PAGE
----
Guiding the exploration of scatter plot data using motif-based interest measures
2016, Shao, Lin, Schleicher, Timo, Behrisch, Michael, Schreck, Tobias, Sipiran, Ivan, Keim, Daniel A.
Finding interesting patterns in large scatter plot spaces is a challenging problem and becomes even more difficult with increasing number of dimensions. Previous approaches for exploring large scatter plot spaces like e.g., the well-known Scagnostics approach, mainly focus on ranking scatter plots based on their global properties. However, often local patterns contribute significantly to the interestingness of a scatter plot. We are proposing a novel approach for the automatic determination of interesting views in scatter plot spaces based on analysis of local scatter plot segments. Specifically, we automatically classify similar local scatter plot segments, which we call scatter plot motifs . Inspired by the well-known tf×idftf×idf-approach from information retrieval, we compute local and global quality measures based on frequency properties of the local motifs. We show how we can use these to filter, rank and compare scatter plots and their incorporated motifs. We demonstrate the usefulness of our approach with synthetic and real-world data sets and showcase our data exploration tools that visualize the distribution of local scatter plot motifs in relation to a large overall scatter plot space.
Urban Mobility Analysis With Mobile Network Data : A Visual Analytics Approach
2018-05, Senaratne, Hansi, Mueller, Manuel, Behrisch, Michael, Lalanne, Felipe, Bustos-Jimenez, Javier, Schneidewind, Jörn, Keim, Daniel A., Schreck, Tobias
Urban planning and intelligent transportation management are facing key challenges in today's ever more urbanized world. Providing the right tools to city planners is crucial to cope with these challenges. Data collected from citizens' mobile communication can be used as the foundation for such tools. These kinds of data can facilitate various analysis tasks, such as the extraction of human movement patterns or determining the urban dynamics of a city. City planners can closely monitor such patterns based on which strategic decisions can be taken to improve a city's infrastructure. In this paper, we introduce a novel visual analytics approach for pattern exploration and search in global system for mobile communications mobile networks. We define geospatial and matrix representations of data, which can be interactively navigated. The approach integrates data visualization with suitable data analysis algorithms, allowing to spatially and temporally compare mobile usage, identify regularities, as well as anomalies in daily mobility patterns across regions and user groups. As an extension to our visual analytics approach, we further introduce space-time prisms with uncertain markers to visually analyze the uncertainty of urban mobility patterns.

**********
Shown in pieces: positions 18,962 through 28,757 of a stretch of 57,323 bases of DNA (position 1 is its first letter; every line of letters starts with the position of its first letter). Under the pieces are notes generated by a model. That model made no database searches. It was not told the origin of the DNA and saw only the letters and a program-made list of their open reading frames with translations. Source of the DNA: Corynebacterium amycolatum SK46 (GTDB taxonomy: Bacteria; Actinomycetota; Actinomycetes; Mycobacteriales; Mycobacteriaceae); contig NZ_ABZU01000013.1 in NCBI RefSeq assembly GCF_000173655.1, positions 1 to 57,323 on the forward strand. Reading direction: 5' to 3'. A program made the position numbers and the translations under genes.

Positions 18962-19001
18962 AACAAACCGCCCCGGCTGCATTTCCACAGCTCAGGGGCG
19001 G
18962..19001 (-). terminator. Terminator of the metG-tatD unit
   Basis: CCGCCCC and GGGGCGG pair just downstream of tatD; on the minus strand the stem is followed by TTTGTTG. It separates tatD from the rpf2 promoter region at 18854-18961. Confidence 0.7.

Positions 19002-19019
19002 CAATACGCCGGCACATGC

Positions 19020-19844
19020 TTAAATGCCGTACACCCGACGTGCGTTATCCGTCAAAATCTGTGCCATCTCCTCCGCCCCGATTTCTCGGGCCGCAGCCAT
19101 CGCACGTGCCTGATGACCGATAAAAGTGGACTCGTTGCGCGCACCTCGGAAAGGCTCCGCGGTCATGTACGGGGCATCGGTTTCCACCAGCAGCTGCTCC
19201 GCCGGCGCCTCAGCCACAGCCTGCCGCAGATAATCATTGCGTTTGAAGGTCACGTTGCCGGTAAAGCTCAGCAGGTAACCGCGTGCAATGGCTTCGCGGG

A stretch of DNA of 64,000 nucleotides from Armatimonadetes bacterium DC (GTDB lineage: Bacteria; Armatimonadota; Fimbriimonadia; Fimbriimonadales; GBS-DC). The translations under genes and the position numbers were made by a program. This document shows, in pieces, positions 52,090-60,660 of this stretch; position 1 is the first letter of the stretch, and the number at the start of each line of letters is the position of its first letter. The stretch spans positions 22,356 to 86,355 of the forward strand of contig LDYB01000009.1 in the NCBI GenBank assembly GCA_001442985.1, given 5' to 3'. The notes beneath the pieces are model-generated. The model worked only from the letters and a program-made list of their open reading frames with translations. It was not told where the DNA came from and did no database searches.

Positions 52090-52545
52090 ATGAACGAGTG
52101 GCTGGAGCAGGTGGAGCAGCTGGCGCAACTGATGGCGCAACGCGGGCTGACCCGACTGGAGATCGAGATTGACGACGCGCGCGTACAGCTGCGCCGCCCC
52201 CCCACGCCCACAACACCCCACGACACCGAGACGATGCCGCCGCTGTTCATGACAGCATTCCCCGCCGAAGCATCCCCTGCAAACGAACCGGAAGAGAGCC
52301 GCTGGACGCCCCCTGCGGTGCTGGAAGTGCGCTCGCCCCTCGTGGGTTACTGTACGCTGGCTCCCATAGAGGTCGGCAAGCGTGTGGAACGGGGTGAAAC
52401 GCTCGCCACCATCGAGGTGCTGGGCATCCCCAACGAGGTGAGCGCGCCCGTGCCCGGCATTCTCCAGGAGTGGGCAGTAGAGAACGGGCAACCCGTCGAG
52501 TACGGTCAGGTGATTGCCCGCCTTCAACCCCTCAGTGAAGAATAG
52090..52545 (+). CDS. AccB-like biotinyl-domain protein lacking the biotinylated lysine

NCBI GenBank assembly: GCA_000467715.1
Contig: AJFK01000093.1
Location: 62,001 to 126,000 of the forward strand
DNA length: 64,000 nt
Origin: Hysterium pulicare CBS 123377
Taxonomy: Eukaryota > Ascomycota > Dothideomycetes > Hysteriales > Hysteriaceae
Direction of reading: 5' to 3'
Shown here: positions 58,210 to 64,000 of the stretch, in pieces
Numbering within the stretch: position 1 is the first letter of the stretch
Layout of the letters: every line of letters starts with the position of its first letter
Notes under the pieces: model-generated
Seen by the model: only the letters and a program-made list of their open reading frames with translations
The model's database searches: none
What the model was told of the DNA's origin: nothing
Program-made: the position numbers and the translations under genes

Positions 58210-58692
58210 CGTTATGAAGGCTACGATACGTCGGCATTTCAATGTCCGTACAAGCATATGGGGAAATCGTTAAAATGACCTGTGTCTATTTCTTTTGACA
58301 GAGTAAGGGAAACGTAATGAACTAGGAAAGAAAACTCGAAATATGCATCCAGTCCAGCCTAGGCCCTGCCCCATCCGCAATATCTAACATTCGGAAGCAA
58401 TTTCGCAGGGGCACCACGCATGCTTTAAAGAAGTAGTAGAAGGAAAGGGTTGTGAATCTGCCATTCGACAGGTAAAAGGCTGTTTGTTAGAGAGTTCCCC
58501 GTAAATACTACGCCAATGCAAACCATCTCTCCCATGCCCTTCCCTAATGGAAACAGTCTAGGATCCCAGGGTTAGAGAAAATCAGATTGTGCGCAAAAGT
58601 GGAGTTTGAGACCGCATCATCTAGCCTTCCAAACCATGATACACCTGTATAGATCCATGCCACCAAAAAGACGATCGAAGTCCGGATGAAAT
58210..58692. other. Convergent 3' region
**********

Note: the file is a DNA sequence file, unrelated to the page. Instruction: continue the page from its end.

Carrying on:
Pattern Trails : Visual Analysis of Pattern Transitions in Subspaces